At 84, Parker enjoys his work at North Texas as much as he enjoyed his student days in the ’30s. Pictured with his horse, Reno, he also retains his zest for life and work on his ranch.
BUILT MAN WITH A creased brow whose deep, steady voice suggests
all thoughts are weighed carefully, Walt Parker (40) wears
his authority with quiet humility.
comfortable with the notion that hes a leader who inspires
confidence, Parker says he just tries to accomplish as much as possible.
dont have a lot of natural talent, but I do have a strong
desire to use what Ive got, he says.
most of his 84 years, the UNT Systems vice chancellor for
governmental affairs has dedicated his desire and talent to public
joined North Texas administration in 1979 after serving five
consecutive terms in the Texas Legislature representing Denton County.
As a state
representative, Parker championed all of public higher education,
with special concern that Denton universities receive the highest
possible level of funding and status.
1979 he has worked tirelessly to ensure the states continued
support and recognition of North Texas. But Parkers role at
the university and in Denton didnt begin with
his public service.
at the age of 18, Parker finished high school and took a 12-hour-a-day,
six-day-a-week job at Montgomery Ward in Fort Worth to help his
family make ends meet. A year later, when his father worked at the
railroad, he encouraged Parker to attend college.
With a $30-a-month
stipend from home that covered the cost of his room and board, Parker
left his native Fort Worth for Denton.
college, he no longer had to work all day, every day. The responsibilities
of school and the few odd jobs he held (delivering laundry and selling
flowers) to help pay his way werent enough to fill his time.
saw these guys out on a field running fast, working hard and I figured
Id go see about joining them, he says.
asked to join the football team, admitting he had no prior experience,
then-North Texas football coach Jack Sisco laughed but agreed to
let Parker try out. Siscos teams won seven conference championships
and tied for three others from 1929 to 1941.
determination and deep-rooted work ethic earned him a running back
position, and he went on to letter twice in football and play on
the 1939 Lone Star Conference championship team.
is one of only two North Texas players to play in a Cotton Bowl
game. During World War II, Parker served as a fitness officer in
the Army Air Corps, ensuring that the pilots were physically fit
to fly. In 1944, the Randolph Field Ramblers, the air corps team,
faced the University of Texas in the Cotton Bowl. Parker and another
North Texas player, Leiland W. Killian, were on the team. The game
ended in a 7-7 tie.
Parker, right, served five consecutive terms in the Texas Legislature.
home from active duty in the Pacific, Parker resumed his athletic
and business careers.
hed earned his degree in business, his North Texas football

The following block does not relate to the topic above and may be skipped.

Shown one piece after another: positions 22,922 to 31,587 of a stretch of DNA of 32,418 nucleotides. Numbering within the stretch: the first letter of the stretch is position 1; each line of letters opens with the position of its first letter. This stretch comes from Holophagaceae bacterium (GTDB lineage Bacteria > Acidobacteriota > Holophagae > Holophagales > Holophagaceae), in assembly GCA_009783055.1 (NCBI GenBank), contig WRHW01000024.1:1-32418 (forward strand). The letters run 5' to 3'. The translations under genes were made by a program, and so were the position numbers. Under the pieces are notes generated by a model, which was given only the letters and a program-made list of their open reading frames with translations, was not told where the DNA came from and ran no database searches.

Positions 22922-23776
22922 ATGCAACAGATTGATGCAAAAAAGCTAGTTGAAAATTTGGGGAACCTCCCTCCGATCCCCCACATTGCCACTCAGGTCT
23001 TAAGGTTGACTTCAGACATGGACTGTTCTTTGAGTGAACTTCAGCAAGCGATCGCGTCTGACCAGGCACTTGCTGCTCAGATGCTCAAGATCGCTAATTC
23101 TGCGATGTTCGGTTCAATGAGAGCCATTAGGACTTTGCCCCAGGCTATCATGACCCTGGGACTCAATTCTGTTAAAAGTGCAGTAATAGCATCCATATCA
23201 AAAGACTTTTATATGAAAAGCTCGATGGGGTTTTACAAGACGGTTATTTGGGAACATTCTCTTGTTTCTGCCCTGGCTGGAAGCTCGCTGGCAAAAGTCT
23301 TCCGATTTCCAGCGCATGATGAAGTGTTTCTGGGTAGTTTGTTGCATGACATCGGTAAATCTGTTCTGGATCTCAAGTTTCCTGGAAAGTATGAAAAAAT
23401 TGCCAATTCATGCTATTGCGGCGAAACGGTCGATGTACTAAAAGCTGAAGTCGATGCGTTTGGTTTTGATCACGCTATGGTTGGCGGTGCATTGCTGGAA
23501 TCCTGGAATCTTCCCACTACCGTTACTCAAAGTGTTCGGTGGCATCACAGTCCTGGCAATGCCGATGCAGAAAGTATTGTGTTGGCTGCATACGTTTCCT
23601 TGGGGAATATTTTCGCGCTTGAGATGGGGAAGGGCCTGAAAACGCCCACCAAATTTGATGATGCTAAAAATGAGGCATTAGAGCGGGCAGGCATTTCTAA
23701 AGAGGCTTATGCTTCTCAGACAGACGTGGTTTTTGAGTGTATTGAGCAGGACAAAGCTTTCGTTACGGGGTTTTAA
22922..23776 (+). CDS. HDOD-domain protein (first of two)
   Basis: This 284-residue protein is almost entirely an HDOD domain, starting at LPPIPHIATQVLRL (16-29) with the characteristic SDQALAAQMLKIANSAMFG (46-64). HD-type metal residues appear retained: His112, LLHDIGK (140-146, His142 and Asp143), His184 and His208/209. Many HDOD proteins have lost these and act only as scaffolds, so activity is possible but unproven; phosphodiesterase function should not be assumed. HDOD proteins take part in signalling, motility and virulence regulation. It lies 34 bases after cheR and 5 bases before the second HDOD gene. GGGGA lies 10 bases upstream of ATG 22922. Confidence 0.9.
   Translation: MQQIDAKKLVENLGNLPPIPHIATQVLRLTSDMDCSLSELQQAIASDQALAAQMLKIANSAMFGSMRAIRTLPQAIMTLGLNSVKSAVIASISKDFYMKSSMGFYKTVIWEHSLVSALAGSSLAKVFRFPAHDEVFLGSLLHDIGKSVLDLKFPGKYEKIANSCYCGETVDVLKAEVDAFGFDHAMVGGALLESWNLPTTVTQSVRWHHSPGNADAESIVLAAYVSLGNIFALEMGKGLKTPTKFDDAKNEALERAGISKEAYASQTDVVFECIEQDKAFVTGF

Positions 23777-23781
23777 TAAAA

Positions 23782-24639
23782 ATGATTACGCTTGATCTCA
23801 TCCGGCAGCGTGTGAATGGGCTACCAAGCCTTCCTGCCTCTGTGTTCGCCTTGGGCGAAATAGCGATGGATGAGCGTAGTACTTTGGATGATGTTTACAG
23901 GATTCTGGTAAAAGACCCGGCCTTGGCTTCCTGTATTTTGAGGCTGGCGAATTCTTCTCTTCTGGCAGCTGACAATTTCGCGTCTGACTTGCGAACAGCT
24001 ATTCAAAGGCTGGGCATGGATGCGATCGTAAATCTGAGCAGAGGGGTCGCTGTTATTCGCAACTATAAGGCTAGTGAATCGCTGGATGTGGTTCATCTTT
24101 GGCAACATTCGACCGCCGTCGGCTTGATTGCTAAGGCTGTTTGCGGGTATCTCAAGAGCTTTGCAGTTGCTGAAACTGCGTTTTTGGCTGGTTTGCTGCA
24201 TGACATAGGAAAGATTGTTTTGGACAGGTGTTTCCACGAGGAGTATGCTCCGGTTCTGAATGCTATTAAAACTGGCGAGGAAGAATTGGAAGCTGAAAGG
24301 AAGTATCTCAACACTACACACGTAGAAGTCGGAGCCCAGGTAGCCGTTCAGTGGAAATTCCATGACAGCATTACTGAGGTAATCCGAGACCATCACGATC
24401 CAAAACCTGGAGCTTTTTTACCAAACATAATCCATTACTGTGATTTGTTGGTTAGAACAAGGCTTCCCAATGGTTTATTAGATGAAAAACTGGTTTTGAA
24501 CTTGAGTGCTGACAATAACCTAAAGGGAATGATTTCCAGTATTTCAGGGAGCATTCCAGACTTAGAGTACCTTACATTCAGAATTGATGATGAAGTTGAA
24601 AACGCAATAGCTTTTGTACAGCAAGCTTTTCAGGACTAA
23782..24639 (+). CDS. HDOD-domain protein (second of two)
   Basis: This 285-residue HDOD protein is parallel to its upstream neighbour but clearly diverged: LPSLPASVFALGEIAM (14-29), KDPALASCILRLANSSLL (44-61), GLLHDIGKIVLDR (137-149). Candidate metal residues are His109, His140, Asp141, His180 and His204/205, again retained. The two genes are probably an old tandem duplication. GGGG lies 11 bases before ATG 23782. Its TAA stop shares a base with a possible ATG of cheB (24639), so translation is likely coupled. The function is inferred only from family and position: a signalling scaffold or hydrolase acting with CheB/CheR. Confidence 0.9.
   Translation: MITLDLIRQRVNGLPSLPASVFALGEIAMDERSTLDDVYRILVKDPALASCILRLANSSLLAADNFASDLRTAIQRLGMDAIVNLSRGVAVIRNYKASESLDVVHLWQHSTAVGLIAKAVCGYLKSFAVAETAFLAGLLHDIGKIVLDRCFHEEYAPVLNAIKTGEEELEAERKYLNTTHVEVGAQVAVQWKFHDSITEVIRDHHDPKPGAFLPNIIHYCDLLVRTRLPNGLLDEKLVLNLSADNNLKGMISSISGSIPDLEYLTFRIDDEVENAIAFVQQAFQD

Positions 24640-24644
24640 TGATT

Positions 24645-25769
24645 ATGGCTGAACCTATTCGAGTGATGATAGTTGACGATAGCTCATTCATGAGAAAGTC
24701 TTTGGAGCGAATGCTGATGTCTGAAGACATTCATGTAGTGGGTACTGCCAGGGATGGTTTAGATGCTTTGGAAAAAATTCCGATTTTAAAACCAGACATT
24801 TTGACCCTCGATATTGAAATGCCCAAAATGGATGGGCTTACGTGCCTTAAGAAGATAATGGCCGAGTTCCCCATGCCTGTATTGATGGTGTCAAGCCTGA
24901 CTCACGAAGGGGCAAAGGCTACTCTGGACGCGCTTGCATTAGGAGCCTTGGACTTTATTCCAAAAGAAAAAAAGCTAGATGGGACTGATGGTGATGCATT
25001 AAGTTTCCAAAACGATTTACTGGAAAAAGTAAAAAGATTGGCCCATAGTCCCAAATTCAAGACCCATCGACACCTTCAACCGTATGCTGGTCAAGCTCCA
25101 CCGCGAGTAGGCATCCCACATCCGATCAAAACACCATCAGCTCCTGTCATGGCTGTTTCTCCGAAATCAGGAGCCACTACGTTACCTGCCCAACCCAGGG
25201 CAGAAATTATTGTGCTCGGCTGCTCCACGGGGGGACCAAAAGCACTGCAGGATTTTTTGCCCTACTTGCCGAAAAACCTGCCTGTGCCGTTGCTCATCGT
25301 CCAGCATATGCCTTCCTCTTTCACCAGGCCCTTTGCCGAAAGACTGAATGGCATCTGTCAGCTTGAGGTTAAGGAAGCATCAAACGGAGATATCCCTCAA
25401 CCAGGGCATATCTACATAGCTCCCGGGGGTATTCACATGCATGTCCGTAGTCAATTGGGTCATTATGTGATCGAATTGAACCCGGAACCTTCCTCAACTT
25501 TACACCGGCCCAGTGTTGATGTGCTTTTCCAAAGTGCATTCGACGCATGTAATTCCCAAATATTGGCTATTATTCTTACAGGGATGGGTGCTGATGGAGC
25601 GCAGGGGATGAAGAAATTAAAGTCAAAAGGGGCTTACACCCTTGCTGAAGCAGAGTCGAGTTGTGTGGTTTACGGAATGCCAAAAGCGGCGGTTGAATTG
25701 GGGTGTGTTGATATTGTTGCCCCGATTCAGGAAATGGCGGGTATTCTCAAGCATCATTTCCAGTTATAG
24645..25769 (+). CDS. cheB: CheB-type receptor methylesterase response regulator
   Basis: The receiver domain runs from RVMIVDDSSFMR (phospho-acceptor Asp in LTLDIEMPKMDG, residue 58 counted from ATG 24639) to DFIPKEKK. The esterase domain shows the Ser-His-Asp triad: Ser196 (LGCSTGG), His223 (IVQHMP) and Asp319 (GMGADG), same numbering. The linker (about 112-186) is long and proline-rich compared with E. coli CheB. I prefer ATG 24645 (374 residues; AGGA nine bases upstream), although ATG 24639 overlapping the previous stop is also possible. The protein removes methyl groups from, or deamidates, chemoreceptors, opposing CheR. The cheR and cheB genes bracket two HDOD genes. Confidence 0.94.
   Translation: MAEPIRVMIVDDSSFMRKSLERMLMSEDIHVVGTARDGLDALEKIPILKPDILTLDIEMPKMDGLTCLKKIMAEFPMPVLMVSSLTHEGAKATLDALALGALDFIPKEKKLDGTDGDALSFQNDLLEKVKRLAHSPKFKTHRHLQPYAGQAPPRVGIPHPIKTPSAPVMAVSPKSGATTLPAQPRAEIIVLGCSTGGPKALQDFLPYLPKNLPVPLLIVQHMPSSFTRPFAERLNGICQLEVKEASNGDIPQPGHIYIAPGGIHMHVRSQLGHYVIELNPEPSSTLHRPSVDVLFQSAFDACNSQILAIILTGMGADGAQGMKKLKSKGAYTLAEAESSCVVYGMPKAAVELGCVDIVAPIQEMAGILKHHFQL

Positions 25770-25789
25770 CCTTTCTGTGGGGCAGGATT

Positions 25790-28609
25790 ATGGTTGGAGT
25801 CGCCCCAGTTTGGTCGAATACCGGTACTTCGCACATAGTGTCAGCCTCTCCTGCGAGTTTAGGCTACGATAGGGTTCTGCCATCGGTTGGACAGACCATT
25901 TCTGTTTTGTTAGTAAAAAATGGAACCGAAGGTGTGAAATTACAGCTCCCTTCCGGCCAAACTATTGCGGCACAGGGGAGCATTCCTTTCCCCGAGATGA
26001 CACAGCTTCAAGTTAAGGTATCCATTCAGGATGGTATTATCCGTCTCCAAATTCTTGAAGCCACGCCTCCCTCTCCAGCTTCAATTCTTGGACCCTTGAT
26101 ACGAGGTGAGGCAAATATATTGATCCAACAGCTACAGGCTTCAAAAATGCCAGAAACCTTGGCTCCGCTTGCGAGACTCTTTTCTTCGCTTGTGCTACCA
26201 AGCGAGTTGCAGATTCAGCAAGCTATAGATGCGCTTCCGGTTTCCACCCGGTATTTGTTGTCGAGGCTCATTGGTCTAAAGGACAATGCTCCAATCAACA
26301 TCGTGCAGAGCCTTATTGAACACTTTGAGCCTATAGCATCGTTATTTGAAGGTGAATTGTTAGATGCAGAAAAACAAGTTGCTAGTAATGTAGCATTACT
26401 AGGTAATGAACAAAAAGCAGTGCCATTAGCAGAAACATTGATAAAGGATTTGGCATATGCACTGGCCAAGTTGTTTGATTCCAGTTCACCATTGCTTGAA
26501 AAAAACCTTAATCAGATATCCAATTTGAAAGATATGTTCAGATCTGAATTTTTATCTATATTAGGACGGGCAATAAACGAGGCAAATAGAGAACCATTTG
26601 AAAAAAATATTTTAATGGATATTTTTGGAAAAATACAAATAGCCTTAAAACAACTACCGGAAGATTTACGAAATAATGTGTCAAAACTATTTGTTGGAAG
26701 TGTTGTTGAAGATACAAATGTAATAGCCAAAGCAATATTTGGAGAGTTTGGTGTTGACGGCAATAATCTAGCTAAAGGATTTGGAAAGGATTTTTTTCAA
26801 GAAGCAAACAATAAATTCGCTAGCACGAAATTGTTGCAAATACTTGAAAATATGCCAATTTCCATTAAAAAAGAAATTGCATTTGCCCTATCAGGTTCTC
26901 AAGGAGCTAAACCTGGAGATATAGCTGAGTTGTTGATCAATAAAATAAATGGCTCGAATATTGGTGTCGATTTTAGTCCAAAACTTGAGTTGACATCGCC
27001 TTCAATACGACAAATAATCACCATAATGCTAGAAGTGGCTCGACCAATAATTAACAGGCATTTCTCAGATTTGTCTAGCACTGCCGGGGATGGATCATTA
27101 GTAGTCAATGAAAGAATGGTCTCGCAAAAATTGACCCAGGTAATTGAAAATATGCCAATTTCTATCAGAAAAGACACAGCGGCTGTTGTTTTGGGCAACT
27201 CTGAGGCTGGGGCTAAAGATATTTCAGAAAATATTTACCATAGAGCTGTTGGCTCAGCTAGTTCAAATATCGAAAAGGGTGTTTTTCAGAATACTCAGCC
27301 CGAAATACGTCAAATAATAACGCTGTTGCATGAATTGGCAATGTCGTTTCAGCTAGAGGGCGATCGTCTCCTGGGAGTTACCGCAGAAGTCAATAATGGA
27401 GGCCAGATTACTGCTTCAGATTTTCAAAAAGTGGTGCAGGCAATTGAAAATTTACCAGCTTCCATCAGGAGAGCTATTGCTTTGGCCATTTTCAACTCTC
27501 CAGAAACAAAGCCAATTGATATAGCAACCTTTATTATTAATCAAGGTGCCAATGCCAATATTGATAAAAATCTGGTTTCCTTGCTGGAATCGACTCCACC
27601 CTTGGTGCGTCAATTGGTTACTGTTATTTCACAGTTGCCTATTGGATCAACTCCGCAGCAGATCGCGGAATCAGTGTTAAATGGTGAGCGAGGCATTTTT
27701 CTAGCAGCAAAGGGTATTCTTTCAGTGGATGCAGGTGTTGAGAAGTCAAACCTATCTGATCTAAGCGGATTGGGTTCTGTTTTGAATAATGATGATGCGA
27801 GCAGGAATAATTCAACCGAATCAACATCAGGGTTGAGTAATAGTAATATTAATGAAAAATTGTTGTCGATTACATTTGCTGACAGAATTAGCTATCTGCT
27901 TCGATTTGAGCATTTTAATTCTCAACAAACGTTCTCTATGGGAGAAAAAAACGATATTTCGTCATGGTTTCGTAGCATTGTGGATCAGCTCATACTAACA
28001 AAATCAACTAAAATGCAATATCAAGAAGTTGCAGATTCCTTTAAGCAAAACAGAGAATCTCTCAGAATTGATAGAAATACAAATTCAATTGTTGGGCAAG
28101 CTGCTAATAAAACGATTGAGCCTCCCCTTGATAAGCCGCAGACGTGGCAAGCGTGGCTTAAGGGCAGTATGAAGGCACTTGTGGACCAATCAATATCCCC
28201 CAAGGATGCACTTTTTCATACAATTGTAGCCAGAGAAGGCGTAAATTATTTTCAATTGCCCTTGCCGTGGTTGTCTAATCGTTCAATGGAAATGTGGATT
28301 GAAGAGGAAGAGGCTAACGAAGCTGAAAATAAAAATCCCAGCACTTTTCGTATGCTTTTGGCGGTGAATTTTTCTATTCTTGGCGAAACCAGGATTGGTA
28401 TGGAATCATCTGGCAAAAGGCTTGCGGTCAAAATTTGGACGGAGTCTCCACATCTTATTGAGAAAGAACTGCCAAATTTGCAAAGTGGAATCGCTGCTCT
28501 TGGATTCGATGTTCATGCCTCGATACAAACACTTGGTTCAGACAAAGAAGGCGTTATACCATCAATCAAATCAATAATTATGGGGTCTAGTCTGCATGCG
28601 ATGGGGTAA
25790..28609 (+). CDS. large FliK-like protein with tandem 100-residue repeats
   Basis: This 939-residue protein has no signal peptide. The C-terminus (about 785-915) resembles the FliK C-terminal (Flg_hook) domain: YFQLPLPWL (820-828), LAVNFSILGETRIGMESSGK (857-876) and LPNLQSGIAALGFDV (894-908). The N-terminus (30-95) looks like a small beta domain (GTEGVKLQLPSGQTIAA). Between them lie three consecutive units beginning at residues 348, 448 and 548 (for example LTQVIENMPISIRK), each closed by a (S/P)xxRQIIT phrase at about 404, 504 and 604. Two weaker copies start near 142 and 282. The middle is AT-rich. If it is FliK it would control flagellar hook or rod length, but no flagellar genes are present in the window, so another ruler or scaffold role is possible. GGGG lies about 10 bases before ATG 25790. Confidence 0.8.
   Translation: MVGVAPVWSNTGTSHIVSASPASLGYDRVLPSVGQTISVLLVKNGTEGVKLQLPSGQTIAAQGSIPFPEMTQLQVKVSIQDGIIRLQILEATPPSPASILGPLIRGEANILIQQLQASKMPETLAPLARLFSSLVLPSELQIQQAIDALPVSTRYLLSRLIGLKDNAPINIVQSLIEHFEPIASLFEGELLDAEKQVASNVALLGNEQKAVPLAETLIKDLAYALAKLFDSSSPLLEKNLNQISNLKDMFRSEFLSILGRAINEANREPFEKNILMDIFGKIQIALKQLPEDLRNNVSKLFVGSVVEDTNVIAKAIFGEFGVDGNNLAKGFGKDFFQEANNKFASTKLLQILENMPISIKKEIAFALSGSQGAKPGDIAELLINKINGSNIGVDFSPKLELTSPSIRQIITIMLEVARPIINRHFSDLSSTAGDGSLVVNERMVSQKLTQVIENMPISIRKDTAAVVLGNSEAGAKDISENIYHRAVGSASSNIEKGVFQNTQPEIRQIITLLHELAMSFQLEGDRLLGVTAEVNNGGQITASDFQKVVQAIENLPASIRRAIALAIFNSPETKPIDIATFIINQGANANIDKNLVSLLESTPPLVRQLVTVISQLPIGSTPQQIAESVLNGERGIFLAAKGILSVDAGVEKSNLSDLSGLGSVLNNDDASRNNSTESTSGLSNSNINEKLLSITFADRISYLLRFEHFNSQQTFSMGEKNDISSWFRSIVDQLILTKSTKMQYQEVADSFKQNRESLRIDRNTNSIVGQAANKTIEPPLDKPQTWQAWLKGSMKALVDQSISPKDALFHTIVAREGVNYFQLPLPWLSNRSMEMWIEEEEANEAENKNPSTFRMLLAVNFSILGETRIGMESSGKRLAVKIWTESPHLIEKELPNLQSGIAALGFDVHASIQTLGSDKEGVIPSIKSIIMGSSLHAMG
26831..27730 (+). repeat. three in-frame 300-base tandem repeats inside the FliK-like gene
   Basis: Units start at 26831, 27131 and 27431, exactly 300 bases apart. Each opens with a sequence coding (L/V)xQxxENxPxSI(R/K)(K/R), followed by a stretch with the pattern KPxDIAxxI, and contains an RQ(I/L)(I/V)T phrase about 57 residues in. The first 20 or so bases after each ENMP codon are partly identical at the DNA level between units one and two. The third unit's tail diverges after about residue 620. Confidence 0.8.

career sparked a passion that led him to pursue work as a coach.
Eventually, his string of jobs at schools in Texas led him back
to Denton to head Denton High Schools athletic program.
down in Denton again, Parker started a number of businesses. For
more than 20 years, he operated a farm and ranch while also working
as a general contractor with his W-P Building Co., which he still
owns. He also owned and operated the Sports and Toy Center in Denton
and Arlington for more than 10 years.
for fun, he worked as a referee for the American Football League
and continued as an official once that league merged with the National
Football League in 1965. As an NFL referee, Parker officiated more
than 300 games, including two Super Bowls, several conference championship
games and three Pro Bowls.
As a referee
for the NFL, Parker saw a lot of action up close. He kept an
eye on Roger Staubach in this 1973 game.
works for the NFL as an official observer, monitoring referees
rule calls and proving that at no point in his life has he
ever been satisfied to sit on the sidelines.
learned a lot of important things in life, but football taught me
that sometimes you win and sometimes you lose, but when youre
down, youve got to be able to recover and get started again,
he says. That fundamental lesson has taken me a long way in
everything Ive done.
was particularly poignant during his time in the Legislature.
takes a great deal of patience to accomplish anything in government,
but you can do a lot if you stick with it, he says.
years Parker has shown great tenacity in ensuring the universitys
success. He has played a key role in securing funding for the universitys
initiatives and improving services for students. In addition, he
worked to establish the Texas Higher Education Assistance Fund to
provide money for construction and renovations to universities that
dont receive assistance from the Permanent University Fund
and to provide an opportunity for non-flagship universities to receive
always just wanted to help people, and if that means working in
the Legislature, in the community or in the schools, Ill do
it, he says. I hope there is some lasting impact to
what I do, but I know that, at the very least, Im having fun
getting it done.